That Dinner You Charged on Your iCache at Hamersley’s: $360. Not Having to Worry About Stolen Credit Cards: Priceless.
If you live inside a Norman Rockwell painting or a Frank Capra movie, then perhaps everyone you interact with knows you by sight and can vouch for your identity. But in the real world, we tote around all sorts of digitally encoded data to verify that we’re entitled to carry out our daily business: the magstripes on our credit cards, the bar codes on movie and sports tickets, the RFID chips in the access cards and key fobs for offices and apartment buildings. Now Cambridge startup iCache wants to simplify things, storing all that data into one credit-card-sized gizmo called, logically enough, the iCache.
The device is part wallet, part Swiss Army knife. It stores personal data in encrypted form on internal microchips, and retrieves that information on demand in whatever format is needed. Want to charge dinner to your AmEx card? Choose that account from the menu on the device’s LCD display, and the card number will be temporarily recorded on the mag-stripe of a plastic card that slides out of the device. Downloaded an electronic dog-food coupon on your PC last night? Just call it up on the display and hand it to the pet store cashier, who can wave it over her barcode scanner.
But the catch in the i-Cache, excuse the pun, is that only the person who owns the data can retrieve it: the device won’t cough up a byte of data until it verifies the owner’s identity via a built-in fingreprint scanner. This supertight security, coupled with the device’s Jack-of-all-trades abilities, could mean an end to bulky wallets and purses, not to mention concerns about loss and theft. If your credentials are stored on an iCache, you don’t have to call dozens of credit card companies and other agencies to get all your old cards canceled and new ones issued. Just call iCache (or, more likely, your bank, since the devices will be distributed first to the platinum customers of big financial institutions), and a new device can be programmed and shipped overnight.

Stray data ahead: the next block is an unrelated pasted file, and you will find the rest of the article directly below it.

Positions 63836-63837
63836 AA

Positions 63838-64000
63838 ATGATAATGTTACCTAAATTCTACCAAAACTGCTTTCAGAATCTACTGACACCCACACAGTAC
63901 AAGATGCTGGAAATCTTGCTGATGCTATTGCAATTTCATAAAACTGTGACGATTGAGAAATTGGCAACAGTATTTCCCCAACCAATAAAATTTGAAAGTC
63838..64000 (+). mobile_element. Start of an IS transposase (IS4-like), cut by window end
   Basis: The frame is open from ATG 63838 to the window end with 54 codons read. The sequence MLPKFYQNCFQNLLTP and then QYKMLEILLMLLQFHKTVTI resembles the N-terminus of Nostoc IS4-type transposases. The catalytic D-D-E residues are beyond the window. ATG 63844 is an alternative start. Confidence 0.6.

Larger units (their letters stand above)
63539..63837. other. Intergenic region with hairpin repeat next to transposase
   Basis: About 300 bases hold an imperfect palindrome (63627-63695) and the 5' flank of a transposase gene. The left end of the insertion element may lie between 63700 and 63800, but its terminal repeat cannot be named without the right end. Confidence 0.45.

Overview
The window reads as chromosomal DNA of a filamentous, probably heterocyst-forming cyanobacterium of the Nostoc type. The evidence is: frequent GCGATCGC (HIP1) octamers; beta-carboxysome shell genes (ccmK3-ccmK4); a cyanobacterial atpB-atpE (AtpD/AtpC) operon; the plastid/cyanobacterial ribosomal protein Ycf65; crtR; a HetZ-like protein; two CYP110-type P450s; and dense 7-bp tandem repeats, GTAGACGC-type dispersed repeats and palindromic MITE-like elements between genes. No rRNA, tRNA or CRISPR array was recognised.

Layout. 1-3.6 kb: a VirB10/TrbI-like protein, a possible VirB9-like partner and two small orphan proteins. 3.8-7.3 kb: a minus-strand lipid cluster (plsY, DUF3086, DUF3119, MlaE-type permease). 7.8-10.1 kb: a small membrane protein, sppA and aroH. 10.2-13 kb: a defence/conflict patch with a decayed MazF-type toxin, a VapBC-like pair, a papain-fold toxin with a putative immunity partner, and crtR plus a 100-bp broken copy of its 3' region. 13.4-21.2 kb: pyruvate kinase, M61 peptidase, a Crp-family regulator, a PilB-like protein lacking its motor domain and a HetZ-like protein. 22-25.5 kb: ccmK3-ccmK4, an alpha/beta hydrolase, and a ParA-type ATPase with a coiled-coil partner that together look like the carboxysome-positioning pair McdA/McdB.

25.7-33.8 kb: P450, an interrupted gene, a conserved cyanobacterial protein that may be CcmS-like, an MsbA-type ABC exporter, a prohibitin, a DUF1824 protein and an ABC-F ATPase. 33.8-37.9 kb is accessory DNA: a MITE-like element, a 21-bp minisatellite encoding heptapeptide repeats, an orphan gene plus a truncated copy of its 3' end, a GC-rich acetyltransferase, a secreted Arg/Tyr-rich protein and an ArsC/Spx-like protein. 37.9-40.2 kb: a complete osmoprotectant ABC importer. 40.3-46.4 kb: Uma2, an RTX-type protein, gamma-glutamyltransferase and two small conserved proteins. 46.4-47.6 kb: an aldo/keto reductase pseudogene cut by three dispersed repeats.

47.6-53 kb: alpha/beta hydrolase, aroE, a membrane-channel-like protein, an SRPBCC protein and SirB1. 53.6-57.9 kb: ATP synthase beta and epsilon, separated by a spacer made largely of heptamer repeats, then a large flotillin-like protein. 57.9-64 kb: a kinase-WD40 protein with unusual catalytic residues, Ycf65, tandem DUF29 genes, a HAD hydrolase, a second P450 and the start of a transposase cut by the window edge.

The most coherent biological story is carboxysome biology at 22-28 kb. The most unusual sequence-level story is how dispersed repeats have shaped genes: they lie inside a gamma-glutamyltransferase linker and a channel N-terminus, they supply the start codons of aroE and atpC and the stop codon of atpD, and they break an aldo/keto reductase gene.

iCache CEO Jon Ramaci, a former member of the manufacturing and technical group at database giant Oracle, says the idea for the iCache device came from working with Oracle customers and watching where information flows—and jams up—in the electronic economy. Says Ramaci, “Every part of the economic flow, from the factory to the warehouse to the point of sale, is digitized today with the exception of the consumer, who is walking around with what amounts to a pocket full of insecure floppy disks—really, a 40- or 50-year-old technology.”
The fingerprint scanner is only the first layer of technology protecting personal data stored on the iCache from potential hackers and identity thieves. Data packets aren’t passed anywhere, even between the device’s subcomponents, unless a secure “header” based on the owner’s fingerprint scan is verified first. Components on the device can’t be replaced or tampered with, since they won’t talk to each other at all unless their signatures identify them as the same components the device was “born with” when it was manufactured. And though the card’s data is backed up on remote Web servers, it’s broken up into parts that can only be reconstituted on the device itself. The device far exceeds the security standards issued by Mastercard and other financial giants, Ramaci says. “A good two years’ worth of engineering went into this.”
A “major, major” bank whose name Ramaci says he is not yet at liberty to disclose just completed consumer tests of the iCache in Los Angeles and Chicago. Some 86 percent of users viewed the devices favorably, he says—a very high number in a market where a 20 percent rating is enough to get some products get launched.
Ramaci says that his company, which is backed by angel investors and is in the midst of Series A negotiations with venture capital firms, will announce distribution partnerships with banks and other organizations in early November. The first iCache devices could go out to these companies’ customers as early as the second quarter of 2008. “We’ve talked with many financial institutions, and one, they’re all looking for ways to create stickiness and deeper, more meaningful relationships with their customers,” he says. “Two, they’re looking to prevent a lot of the fraud that goes on now. We are leveraging that.”
ICache devices won’t be available for purchase, at least initially. So there are, apparently, some things money can’t buy. But Ramaci says he recognizes that certain early adopters—perhaps the same people who paid an extra $200 to get an Apple iPhone two months before everyone else (the author included)—will want their own iCaches to flash. “We are not ruling out a direct-to-consumer model,” he says. “We hope to have that by late 2008.”